A Saint Guided By Spirits

 

1913: Theodore Finkenauer's fleet of electric delivery trucks sit parked in front of the stable that previously kept its delivery horses. The building's brewing history will soon resume with Saint Benjamin | Image: The Power Wagon, February 1, 1913

1913: Theodore Finkenauer’s fleet of electric delivery trucks sit parked in front of the stable that previously kept its delivery horses. The building’s brewing history will soon resume with Saint Benjamin | Image: The Power Wagon, February 1, 1913

In the February 1, 1913 issue of The Power Wagon—”The National Authority on Motor Road Transportation”—the publication applauds the replacement of thirty-two delivery horses by eight electric trucks in a story titled “No Horses for Theodor [sic] Finkenauer.” Finkenauer’s brewery, on the triangle of land between Germantown Avenue, North Fifth Street, and Columbia Avenue (now Cecil B. Moore), had kept its horses in a three-story stable and carriage house just across Fifth Street. Now freed of the horses which were either sold or retired to the country, the stable’s property value increased to $20,000. Ninety-nine years and many incarnations later, it sold for $375,000 more, with an idea of returning the former stable to its brewing roots.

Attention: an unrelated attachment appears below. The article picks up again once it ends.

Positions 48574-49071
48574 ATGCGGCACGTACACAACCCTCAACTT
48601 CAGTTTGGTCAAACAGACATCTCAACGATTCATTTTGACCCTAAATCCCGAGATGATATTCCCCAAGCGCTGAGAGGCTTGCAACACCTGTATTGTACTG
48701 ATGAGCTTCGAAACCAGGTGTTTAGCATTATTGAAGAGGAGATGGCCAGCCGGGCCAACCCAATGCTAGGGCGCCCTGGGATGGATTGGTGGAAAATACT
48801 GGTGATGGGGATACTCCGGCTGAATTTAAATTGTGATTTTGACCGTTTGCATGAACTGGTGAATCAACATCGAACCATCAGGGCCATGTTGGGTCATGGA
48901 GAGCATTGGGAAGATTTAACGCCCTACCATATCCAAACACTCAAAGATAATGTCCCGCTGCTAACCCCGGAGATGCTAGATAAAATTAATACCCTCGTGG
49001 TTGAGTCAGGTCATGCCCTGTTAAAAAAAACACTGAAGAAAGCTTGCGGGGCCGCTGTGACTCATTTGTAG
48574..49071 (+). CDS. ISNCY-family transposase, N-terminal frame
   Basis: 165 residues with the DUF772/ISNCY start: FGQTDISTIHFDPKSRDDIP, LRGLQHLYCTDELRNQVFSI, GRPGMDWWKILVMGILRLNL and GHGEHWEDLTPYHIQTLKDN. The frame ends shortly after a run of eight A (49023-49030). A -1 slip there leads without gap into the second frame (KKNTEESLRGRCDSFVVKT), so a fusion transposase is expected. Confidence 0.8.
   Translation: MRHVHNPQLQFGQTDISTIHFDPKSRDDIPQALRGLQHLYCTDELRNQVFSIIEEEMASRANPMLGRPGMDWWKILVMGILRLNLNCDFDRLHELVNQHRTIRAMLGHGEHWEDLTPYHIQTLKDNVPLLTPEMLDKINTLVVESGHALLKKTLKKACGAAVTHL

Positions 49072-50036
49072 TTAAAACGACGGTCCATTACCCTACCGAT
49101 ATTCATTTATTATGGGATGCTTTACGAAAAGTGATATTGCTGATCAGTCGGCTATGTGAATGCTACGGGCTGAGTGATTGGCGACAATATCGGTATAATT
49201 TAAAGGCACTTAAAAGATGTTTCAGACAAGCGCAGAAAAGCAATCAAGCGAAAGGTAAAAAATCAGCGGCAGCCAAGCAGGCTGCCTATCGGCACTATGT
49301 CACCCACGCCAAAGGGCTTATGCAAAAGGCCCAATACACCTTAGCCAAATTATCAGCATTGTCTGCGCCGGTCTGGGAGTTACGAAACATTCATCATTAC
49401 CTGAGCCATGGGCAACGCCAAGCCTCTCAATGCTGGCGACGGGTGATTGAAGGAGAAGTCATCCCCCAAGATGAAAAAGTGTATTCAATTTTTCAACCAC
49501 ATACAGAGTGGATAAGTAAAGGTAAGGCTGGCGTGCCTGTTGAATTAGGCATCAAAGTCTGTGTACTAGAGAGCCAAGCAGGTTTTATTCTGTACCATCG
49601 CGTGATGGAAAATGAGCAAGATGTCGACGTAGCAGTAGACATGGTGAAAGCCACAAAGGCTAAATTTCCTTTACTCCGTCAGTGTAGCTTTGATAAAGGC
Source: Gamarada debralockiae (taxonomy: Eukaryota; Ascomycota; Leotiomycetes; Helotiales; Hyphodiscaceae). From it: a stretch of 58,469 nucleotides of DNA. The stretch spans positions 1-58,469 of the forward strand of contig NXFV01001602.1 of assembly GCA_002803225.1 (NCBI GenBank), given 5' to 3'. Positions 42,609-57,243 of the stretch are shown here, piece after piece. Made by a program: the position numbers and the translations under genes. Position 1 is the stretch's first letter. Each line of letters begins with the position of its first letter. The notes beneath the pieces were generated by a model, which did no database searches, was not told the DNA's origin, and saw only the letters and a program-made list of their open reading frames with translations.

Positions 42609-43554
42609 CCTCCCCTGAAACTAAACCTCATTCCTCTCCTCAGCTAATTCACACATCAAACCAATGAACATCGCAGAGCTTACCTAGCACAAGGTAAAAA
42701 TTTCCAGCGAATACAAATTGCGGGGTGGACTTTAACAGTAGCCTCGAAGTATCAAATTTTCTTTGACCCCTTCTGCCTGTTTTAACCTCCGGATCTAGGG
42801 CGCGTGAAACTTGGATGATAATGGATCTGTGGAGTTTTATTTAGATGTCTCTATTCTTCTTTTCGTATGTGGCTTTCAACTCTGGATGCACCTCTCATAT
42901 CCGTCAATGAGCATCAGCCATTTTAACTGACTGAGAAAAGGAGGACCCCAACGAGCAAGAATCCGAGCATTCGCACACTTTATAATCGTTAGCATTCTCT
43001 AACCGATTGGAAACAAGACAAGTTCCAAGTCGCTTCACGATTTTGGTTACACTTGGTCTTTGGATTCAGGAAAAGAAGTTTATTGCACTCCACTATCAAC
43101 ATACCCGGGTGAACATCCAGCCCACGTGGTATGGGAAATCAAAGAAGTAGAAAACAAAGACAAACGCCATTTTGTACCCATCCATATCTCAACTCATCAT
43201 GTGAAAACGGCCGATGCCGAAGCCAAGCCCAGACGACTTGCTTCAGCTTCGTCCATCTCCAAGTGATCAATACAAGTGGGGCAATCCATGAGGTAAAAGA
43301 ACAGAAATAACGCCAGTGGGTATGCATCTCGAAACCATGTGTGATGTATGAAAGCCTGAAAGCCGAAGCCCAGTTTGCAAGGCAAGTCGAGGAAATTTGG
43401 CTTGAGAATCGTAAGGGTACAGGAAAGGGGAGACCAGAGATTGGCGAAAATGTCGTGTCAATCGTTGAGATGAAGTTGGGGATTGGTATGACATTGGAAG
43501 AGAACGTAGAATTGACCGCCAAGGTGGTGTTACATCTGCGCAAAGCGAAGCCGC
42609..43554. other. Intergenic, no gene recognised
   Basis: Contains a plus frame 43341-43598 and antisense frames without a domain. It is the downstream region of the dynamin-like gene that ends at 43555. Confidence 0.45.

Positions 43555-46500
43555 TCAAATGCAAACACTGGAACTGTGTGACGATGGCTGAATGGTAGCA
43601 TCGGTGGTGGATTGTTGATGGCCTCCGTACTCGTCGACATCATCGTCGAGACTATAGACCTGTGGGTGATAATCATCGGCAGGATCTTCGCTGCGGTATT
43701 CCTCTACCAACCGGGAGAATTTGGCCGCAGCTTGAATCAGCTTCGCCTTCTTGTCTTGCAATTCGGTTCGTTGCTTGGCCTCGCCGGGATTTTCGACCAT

Tim Patton, founder and head brewer of Saint Benjamin Brewing Company, purchased the property at 1710-14 North Fifth Street last February. An enthusiastic home brewer taking his craft (beer) to the next level, he’s fitting out the interior now in preparation of installing the tanks that will serve the nanobrewery’s three barrel production, or six kegs at a time. It’s a small operation—just how he intends it to be.

“I want to distribute to Philadelphia and stay at a moderate size,” Patton says. “I don’t need to market up and down the east coast.”

Nondescript now, three barrel nanobrewery later: near future brewing space at Saint Benjamin | Photo: Bradley Maule

Nondescript now, three barrel nanobrewery later: near future brewing space at Saint Benjamin | Photo: Bradley Maule